So I finally made it out to Chowder Room (560 S. Broadway) — one of the first Denver restaurants to open in 2015, and one I’d been meaning to visit ever since I heard about it. And it was awesome!
When I first walked into Chowder Room, it reminded me of a cozy seafood shack. The first word that comes to mind is “quaint” — but in the best sense of the word. It’s friendly and unpretentious. If you meet Chef-Owner Matt Stein, you’ll realize that it’s the perfect embodiment of who he is: a humble but extremely talented chef who’ll ask you about all your favorite restaurants rather than talking about his accolades at some of the best seafood restaurants in LA.
The Chowder Room’s decor is really a labor of love, as the Stein family built most of the interior by hand. It’s a refreshing mix of woods and shades of blue, with tin-pressed ceilings and themed photos and knick-knacks all over the walls. It’s the kind of place that immediately makes you feel comfortable when you walk into it.
The menu at Chowder Room is simple, but delicious. They don’t confuse you with too many choices and let the seafood sing, highlighting it with delicious sauces and spices. (The majority of the seafood comes from Denver-based Seattle Fish Co. — and I’m all for supporting local companies.)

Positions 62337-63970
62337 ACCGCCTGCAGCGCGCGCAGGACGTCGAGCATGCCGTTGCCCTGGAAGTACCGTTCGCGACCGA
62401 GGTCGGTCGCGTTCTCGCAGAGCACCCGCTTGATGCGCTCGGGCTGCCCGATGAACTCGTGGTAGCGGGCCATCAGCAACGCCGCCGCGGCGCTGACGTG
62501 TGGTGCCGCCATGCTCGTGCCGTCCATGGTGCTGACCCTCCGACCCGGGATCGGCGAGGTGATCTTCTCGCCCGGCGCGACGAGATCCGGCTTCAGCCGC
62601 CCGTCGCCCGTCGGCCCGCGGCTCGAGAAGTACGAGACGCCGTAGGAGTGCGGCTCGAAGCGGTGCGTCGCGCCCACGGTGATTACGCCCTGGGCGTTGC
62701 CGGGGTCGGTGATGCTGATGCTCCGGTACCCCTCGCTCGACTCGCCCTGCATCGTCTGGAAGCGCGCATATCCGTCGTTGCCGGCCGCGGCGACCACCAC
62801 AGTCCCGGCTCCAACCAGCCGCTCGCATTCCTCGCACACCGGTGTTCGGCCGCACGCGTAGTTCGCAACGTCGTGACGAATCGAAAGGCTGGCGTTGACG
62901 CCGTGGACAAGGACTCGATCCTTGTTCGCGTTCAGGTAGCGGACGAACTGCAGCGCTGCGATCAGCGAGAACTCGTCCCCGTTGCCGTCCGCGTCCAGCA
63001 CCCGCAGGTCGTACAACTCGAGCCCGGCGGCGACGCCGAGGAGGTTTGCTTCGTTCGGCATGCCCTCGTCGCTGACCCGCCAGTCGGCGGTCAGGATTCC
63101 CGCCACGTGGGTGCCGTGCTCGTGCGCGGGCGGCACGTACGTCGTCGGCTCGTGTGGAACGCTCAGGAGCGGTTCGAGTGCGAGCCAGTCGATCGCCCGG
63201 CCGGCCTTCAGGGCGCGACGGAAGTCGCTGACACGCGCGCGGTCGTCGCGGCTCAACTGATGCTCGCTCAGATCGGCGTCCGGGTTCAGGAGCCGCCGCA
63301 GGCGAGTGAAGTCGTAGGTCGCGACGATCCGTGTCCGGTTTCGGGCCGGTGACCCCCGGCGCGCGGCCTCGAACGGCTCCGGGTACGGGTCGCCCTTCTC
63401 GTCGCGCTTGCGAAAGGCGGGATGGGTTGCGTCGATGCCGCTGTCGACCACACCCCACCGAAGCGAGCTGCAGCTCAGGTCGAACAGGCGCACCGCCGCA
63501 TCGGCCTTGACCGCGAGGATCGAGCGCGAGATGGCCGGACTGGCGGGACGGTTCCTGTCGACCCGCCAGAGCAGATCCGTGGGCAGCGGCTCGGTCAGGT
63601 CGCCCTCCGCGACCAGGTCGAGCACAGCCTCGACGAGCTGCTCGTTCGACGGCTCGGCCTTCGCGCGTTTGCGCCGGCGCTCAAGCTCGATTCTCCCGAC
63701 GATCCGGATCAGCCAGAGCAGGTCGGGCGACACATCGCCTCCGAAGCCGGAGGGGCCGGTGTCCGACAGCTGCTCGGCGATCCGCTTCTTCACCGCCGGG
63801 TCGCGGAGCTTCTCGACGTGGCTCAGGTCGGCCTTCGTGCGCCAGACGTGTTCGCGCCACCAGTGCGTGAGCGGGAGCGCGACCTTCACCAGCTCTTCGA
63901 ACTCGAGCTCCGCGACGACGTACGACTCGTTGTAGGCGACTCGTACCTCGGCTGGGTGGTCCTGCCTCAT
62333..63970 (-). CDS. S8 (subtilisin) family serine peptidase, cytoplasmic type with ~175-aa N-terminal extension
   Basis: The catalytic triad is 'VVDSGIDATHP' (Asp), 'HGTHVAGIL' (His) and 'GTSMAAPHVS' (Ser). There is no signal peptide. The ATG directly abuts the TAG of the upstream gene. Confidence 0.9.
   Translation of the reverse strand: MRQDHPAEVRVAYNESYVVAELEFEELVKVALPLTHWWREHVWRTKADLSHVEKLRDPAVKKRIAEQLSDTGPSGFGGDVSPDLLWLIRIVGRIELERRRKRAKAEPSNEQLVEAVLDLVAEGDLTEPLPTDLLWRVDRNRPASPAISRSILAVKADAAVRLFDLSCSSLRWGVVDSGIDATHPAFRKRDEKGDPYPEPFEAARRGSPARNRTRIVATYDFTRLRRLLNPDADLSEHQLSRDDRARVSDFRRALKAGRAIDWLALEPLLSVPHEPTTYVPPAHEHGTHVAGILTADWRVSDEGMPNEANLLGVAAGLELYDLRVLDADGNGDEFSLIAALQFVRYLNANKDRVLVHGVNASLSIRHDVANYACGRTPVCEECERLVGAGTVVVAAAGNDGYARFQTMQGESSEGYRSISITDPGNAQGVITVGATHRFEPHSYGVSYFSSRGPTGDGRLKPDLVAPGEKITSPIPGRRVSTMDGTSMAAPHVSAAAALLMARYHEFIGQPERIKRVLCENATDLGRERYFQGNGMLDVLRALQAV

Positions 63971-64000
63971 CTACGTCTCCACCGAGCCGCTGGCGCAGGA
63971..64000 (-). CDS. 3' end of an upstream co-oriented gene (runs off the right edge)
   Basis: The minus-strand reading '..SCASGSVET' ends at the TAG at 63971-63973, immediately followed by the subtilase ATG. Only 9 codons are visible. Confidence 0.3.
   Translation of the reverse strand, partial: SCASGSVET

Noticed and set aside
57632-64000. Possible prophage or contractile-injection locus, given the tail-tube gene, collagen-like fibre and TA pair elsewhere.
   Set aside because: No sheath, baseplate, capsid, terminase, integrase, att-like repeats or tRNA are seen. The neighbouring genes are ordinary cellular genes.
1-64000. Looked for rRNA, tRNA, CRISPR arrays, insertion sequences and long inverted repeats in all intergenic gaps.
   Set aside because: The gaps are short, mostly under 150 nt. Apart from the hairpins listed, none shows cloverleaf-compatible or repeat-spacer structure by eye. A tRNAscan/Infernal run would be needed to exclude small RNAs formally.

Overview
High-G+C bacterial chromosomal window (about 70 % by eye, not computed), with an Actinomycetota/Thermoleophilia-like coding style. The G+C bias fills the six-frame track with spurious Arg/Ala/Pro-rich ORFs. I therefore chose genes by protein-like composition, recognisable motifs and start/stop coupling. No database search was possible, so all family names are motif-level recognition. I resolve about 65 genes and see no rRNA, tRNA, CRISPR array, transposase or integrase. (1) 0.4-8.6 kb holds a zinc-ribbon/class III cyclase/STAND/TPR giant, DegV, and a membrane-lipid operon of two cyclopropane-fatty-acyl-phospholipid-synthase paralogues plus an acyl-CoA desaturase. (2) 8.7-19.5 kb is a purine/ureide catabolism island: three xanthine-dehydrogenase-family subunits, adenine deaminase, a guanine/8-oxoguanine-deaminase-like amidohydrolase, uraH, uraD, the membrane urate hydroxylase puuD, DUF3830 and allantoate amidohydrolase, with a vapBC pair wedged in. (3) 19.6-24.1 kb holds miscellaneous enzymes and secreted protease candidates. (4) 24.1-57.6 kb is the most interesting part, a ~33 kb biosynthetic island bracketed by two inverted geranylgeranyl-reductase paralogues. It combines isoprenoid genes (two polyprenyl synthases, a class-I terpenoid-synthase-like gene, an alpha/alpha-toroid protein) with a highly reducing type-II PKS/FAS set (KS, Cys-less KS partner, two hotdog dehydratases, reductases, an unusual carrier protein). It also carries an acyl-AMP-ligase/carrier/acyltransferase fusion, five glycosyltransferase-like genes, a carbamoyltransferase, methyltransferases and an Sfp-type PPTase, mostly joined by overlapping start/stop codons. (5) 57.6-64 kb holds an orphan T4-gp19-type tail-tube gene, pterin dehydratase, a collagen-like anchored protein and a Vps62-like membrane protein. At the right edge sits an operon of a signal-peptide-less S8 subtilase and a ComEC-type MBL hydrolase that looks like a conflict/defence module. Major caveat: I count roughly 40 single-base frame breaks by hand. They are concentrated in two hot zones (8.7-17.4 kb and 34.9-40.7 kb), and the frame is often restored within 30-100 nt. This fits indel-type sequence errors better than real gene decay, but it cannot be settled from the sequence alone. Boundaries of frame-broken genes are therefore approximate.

I recommend ordering the chowder sampler your first time here, so you can try their classic New England clam chowder, a spicy red seafood chowder, and the chowder of the day. When I was here, the chowder of the day was a Rhode Island clear chowder that was exploding with juicy clams, but in the past, they’ve done a shrimp bisque, a Central Coast chowder with red wine and a mix of seafood, a cod chowder, and a variety of others that Chef Stein has come up with. If you follow @ChowderRoomCO on Twitter, you can see what their chowder of the day is.
I’ve also heard that the vegan green coconut-curry “chowder” with tofu and roasted veggies is absolutely amazing.
Chowder Room doesn’t just excel at its namesake. One of my favorite seafood dishes I’ve ever had is the BBQ shrimp here. If you’ve never been to New Orleans, let me explain: BBQ shrimp are not grilled crustaceans smothered in a sticky, semi-sweet BBQ sauce. New Orleans style BBQ shrimp come in a broth-like Cajun spicy sauce. This one’s inspired by Chef Stein’s six favorite New Orleans recipes.
The special of the day when I was here: Prince Edward Island mussels with a garlic, butter, white wine, and hazelnut sauce. Really good, but if I had a choice, I’d go for all the other things I tried first.
The crab cake and remoulade were absolutely fantastic. And for $6.75, this is probably the most affordable crab cake you will find around Denver.
The drink menu isn’t long, but it’s extremely well-thought-out for pairing with seafood. There are at least 3 bottles of white wine that have won the Pacific Coast Oyster Wine Competition (and they’re all under $40!). My personal favorite was the Foris Pinot Blanc. It was just perfect with all the seafood we were eating, especially the spicy BBQ shrimp — and I imagine it would be heavenly with some oysters.